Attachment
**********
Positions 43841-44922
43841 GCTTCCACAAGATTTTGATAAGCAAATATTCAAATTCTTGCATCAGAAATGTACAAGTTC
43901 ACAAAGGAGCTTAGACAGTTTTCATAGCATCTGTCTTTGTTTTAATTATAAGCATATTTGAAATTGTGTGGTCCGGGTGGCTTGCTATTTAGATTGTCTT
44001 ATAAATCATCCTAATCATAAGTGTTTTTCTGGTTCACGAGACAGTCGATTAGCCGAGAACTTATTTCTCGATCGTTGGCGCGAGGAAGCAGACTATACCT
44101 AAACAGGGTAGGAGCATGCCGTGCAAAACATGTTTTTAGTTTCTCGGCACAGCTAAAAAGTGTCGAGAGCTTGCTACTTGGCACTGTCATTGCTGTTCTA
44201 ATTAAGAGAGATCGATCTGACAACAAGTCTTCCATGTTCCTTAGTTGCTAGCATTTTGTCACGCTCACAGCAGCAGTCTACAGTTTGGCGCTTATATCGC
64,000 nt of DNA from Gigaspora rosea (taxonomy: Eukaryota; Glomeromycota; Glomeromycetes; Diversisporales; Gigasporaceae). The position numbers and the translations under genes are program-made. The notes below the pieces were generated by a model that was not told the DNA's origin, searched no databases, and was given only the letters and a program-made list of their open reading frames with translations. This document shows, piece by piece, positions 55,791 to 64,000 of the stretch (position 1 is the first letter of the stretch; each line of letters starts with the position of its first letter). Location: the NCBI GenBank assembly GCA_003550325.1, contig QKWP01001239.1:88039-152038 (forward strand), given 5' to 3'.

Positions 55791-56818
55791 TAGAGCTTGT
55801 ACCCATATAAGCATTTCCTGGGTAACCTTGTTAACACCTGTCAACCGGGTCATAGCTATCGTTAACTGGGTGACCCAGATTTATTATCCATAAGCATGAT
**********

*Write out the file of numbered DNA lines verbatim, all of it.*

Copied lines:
Positions 43841-44922
43841 GCTTCCACAAGATTTTGATAAGCAAATATTCAAATTCTTGCATCAGAAATGTACAAGTTC
43901 ACAAAGGAGCTTAGACAGTTTTCATAGCATCTGTCTTTGTTTTAATTATAAGCATATTTGAAATTGTGTGGTCCGGGTGGCTTGCTATTTAGATTGTCTT
44001 ATAAATCATCCTAATCATAAGTGTTTTTCTGGTTCACGAGACAGTCGATTAGCCGAGAACTTATTTCTCGATCGTTGGCGCGAGGAAGCAGACTATACCT
44101 AAACAGGGTAGGAGCATGCCGTGCAAAACATGTTTTTAGTTTCTCGGCACAGCTAAAAAGTGTCGAGAGCTTGCTACTTGGCACTGTCATTGCTGTTCTA
44201 ATTAAGAGAGATCGATCTGACAACAAGTCTTCCATGTTCCTTAGTTGCTAGCATTTTGTCACGCTCACAGCAGCAGTCTACAGTTTGGCGCTTATATCGC
64,000 nt of DNA from Gigaspora rosea (taxonomy: Eukaryota; Glomeromycota; Glomeromycetes; Diversisporales; Gigasporaceae). The position numbers and the translations under genes are program-made. The notes below the pieces were generated by a model that was not told the DNA's origin, searched no databases, and was given only the letters and a program-made list of their open reading frames with translations. This document shows, piece by piece, positions 55,791 to 64,000 of the stretch (position 1 is the first letter of the stretch; each line of letters starts with the position of its first letter). Location: the NCBI GenBank assembly GCA_003550325.1, contig QKWP01001239.1:88039-152038 (forward strand), given 5' to 3'.

Positions 55791-56818
55791 TAGAGCTTGT
55801 ACCCATATAAGCATTTCCTGGGTAACCTTGTTAACACCTGTCAACCGGGTCATAGCTATCGTTAACTGGGTGACCCAGATTTATTATCCATAAGCATGAT